AT&T is no longer planning to compete with Gogo, Global Eagle and others in the in-flight connectivity industry. The nation's second largest wireless provider has offially grounded plans to build a new air-to-ground network that would have provided airline passengers with speedy in-flight Wi-Fi service.

In a statement on the matter, an AT&T representative said that after a thorough review of their investment portfolio, they've decided to no longer pursue entry into the in-flight connectivity industry. AT&T will instead focus their capital on transformative investments such as their DirecTV and Iuseacell deals.

If you recall, AT&T agreed to acquire DirecTV this past May in a stock-and-cash deal valued at $48.5 billion.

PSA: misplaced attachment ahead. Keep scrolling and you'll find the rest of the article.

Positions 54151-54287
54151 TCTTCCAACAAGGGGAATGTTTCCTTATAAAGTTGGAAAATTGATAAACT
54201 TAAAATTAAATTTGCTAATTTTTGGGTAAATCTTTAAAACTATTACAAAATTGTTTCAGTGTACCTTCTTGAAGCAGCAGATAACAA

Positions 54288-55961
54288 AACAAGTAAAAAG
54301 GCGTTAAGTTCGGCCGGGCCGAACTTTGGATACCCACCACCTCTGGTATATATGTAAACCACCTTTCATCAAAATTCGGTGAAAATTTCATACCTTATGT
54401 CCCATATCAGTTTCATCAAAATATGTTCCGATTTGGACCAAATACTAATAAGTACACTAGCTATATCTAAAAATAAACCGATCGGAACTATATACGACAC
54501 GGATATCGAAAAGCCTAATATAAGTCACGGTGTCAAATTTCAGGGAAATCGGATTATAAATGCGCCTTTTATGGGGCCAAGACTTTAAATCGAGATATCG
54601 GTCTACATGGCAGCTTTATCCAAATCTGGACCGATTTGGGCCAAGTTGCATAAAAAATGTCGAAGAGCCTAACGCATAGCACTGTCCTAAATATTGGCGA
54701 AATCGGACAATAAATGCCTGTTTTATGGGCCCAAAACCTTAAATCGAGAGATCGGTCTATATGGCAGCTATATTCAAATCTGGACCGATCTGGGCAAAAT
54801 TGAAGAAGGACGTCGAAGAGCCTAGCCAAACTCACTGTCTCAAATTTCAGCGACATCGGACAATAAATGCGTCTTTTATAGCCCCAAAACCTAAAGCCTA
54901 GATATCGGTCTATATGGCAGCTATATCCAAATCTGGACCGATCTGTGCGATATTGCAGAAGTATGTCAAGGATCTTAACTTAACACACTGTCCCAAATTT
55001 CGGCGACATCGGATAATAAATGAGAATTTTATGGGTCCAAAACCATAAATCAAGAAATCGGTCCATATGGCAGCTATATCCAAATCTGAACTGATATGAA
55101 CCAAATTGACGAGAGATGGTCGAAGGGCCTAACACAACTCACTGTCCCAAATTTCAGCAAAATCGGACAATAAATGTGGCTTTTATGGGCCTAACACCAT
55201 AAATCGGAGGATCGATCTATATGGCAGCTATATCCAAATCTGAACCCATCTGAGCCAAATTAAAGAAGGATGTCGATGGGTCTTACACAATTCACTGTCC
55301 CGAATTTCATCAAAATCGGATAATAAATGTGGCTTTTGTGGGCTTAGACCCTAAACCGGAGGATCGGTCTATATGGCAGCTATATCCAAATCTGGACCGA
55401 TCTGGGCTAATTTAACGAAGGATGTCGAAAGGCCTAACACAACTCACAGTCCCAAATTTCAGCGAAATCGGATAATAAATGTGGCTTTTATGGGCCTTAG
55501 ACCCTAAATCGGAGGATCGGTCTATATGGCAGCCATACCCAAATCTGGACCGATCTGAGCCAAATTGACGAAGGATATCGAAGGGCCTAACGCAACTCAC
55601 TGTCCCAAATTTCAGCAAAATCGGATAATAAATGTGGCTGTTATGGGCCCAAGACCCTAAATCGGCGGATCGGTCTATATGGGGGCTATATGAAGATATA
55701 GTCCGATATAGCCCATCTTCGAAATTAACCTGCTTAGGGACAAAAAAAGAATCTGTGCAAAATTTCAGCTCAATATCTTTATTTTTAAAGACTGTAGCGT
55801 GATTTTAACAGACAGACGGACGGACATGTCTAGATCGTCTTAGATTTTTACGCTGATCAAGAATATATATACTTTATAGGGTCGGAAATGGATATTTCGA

Just days ago, AT&T said it would purchase Mexican wireless company Iuseacell for $2.5 billion. That deal includes all of Iuseacell's wireless properties, licenses, network assets, retail stores and the provider's roughly 8.6 million subscribers.

AT&T first revealed plans to offer in-flight Internet service in late April with the intent to launch its service by the end of 2015. They're likely one of the few companies that could have made a serious run at in-flight Wi-Fi as they have the experience and spectrum to do so.

What's more, AT&T could have offered incentives or other discounts to existing customers to encourage them to purchase in-flight Wi-Fi. Considering that only six percent of passengers opt to buy Gogo's in-flight service, there's still room for another competitor to make a move.